Lebanese Environment Forum (LEF) and the Society for the Protection of Nature in Lebanon (SPNL) organized a workshop in Beirut to discuss the objectives of a project to promote responsible hunting practices in Lebanon through awareness campaign by LEF NGOs, and initiating a pilot model Responsible Hunting Area – RHA.
LEF has received a CEPF grant to promote responsible hunting practices in Lebanon, using a community-based approach. The project will complement other work by the BirdLife International/UNDP-GEF Migratory Soaring Birds project, and by the Society for the Protection of Nature in Lebanon (SPNL), the BirdLife national partner through: Selection of one of the identified RHAs, Survey the RHA site for its habitats, land uses, general biodiversity, and threats. Implement an EIA assessing the impact of establishing RHA on the site. Develop a management plan including all the needed actions and activities for promoting responsible hunting in the area.
LEF & SPNL will advocate for the community management of the RHA by municipalities-local authorities. Management procedures would be included in the site management plan. To support the national adoption of RHA concept for proper implementation of the hunting law, a field visit would be organized for relevant ministries, decision makers, hunter organizations, conservation NGOs, media, to the model RHA at a later stage.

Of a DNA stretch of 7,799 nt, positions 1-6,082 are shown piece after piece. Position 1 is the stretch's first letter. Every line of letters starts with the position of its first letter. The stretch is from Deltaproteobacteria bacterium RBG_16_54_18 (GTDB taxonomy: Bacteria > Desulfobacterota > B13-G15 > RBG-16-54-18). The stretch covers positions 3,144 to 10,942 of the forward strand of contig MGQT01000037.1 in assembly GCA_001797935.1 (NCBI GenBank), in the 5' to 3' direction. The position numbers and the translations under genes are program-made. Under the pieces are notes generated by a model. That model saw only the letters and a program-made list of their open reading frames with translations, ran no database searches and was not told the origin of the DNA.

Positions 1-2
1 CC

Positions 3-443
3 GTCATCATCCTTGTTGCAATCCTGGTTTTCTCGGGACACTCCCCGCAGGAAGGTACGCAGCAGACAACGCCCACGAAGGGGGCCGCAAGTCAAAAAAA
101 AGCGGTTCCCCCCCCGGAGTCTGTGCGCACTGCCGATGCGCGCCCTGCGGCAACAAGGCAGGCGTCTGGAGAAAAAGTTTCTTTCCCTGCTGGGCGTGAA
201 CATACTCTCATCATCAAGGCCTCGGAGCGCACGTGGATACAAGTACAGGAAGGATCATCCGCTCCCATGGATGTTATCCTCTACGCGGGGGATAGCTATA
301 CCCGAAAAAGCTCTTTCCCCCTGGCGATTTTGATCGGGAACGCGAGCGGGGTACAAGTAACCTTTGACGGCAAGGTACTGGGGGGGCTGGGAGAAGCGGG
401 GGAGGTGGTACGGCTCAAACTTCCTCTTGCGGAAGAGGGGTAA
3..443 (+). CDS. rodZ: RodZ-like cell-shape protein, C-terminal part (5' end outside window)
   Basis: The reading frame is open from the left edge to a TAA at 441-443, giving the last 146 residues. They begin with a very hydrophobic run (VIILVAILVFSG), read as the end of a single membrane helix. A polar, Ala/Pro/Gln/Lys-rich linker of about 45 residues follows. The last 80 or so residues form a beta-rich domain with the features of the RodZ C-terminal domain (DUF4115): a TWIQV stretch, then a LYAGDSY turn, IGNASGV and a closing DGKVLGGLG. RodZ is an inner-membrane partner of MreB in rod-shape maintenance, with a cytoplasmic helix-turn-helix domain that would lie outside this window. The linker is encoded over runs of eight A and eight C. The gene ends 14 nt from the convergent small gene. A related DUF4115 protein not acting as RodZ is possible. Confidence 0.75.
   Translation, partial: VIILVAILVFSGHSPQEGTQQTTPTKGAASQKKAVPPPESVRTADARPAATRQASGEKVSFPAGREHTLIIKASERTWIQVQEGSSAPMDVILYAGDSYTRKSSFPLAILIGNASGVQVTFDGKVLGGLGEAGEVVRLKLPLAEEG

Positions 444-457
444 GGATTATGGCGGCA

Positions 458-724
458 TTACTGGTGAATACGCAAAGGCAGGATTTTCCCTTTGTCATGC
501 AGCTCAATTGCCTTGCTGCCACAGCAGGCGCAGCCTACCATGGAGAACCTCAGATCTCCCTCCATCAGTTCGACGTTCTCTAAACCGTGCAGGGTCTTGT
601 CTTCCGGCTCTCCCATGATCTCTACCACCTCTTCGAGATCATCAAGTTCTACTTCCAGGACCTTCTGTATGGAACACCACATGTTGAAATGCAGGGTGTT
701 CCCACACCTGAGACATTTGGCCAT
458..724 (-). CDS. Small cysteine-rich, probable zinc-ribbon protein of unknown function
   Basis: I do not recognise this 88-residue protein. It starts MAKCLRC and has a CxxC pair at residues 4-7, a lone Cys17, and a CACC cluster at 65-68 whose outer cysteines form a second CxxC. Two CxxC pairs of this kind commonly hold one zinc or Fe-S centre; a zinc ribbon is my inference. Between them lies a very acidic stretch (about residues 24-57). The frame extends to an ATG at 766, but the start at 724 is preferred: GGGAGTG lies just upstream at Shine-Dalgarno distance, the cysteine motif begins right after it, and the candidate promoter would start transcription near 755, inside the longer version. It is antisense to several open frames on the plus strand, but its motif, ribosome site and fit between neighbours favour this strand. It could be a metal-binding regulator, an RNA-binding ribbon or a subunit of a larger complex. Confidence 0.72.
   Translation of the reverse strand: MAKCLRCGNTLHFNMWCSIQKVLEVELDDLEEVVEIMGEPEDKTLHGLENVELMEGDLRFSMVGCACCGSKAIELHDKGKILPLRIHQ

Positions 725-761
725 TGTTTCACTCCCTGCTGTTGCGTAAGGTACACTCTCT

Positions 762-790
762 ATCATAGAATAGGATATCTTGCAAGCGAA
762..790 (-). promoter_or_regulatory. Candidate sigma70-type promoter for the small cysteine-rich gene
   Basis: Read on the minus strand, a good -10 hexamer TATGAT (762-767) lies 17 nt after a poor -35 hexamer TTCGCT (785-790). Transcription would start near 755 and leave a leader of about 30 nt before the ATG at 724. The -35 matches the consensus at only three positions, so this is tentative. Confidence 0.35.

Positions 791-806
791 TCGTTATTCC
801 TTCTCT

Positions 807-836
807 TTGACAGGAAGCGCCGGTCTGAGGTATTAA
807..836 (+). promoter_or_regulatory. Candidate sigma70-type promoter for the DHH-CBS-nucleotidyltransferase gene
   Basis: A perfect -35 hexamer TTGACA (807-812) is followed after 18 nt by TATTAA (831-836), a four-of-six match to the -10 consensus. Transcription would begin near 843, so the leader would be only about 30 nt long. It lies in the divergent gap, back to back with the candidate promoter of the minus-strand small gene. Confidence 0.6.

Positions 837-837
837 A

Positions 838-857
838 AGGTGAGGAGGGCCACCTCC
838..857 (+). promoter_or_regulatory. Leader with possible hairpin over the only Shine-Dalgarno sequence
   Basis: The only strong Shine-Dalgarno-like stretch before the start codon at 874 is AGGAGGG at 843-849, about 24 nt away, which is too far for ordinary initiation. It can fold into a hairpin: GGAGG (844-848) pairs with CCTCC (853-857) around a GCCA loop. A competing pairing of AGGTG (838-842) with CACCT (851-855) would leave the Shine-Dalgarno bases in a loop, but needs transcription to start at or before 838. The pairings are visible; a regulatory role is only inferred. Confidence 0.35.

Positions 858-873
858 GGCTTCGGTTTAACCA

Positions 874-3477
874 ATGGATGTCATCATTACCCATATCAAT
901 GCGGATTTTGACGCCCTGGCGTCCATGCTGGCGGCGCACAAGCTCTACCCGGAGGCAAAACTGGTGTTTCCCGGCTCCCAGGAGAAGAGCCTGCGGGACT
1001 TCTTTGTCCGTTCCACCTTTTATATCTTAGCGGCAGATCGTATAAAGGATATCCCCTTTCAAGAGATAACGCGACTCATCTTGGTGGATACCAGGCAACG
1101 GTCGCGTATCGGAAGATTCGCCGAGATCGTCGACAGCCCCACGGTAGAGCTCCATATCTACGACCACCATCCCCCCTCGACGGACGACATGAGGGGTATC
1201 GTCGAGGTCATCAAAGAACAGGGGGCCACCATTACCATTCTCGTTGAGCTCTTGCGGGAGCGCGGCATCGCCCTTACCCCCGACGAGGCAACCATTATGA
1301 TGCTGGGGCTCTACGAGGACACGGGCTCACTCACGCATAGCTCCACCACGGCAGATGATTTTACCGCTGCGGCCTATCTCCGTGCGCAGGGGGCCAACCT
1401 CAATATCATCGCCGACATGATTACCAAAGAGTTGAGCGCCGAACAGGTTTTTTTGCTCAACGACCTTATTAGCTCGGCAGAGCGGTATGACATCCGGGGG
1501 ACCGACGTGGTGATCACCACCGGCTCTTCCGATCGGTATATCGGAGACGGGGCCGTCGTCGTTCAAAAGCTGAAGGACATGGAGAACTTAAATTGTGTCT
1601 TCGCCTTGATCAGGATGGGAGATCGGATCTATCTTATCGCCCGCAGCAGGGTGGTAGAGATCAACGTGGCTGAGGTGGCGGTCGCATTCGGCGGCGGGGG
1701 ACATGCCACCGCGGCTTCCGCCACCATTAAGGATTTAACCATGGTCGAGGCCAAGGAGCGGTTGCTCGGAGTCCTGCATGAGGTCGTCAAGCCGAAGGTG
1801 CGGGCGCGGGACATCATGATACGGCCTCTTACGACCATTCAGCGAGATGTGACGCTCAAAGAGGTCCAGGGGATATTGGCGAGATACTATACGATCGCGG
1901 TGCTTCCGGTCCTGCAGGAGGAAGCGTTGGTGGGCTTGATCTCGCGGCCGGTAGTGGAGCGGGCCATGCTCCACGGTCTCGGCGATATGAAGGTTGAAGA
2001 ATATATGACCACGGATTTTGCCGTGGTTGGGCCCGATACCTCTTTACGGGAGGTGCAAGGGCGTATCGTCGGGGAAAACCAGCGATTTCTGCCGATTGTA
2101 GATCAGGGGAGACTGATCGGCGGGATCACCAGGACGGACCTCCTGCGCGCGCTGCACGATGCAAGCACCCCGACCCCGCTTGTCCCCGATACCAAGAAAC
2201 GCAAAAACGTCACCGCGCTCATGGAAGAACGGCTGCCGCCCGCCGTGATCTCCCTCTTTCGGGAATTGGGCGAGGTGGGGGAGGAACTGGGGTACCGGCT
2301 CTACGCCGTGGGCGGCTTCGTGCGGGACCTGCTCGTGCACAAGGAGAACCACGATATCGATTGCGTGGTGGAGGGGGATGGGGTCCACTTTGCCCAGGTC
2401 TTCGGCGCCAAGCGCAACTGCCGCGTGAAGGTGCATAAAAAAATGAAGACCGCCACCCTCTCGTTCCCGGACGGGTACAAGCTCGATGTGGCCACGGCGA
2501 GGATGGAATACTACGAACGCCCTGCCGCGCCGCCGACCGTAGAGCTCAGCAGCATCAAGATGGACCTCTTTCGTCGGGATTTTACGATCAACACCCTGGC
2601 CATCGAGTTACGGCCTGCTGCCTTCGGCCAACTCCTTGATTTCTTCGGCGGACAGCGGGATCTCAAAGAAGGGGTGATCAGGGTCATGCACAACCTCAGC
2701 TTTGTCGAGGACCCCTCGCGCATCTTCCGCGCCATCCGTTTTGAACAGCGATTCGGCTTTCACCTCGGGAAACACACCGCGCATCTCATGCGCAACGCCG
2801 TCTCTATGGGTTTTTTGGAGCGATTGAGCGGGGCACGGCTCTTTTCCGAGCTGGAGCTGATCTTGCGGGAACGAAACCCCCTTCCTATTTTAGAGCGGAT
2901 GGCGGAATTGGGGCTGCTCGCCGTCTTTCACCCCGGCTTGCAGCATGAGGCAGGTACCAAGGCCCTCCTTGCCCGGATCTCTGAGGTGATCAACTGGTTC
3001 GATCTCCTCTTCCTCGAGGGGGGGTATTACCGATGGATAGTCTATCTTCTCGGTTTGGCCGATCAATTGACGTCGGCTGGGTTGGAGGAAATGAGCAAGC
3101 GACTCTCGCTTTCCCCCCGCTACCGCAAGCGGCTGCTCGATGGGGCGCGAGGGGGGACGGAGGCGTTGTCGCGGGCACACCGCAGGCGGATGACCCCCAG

The project aims to develop a good model for cooperation between conservation NGOs in Lebanon towards a common goal, and the management of possible RHAs in all Lebanese territory through collaborative efforts.
Establishment of Lebanese RHAs is an attempt to balance the needs of wildlife with the needs of people using the best available science where the area should be of certain size to ensure hunting security and possibility of hunting for almost everyone within the carrying capacity limitation and the presence of the most searched game species on the site. RHAs allow game hunting with bag limit under the control of the local community that is represented by the local authority, the municipality. Management within RHAs draws on disciplines such as mathematics, chemistry, biology, ecology, climatology and geography to gain the best results. RHAs contribute to reduce the loss in the earth’s biodiversity by taking into consideration ecological principles such as carrying capacity, disturbance and succession; and environmental conditions such as physical geography, pedology and hydrology with the aim of balancing the needs of wildlife with the needs of people. RHAs management may require reforestation, pest control, nitrification, denitrification, irrigation, coppicing and hedge laying. Aldo Leopold, one of the pioneers of wildlife management as a science, defined the RHAs as “the art of making land produce sustained annual crops of wild game for recreational use”.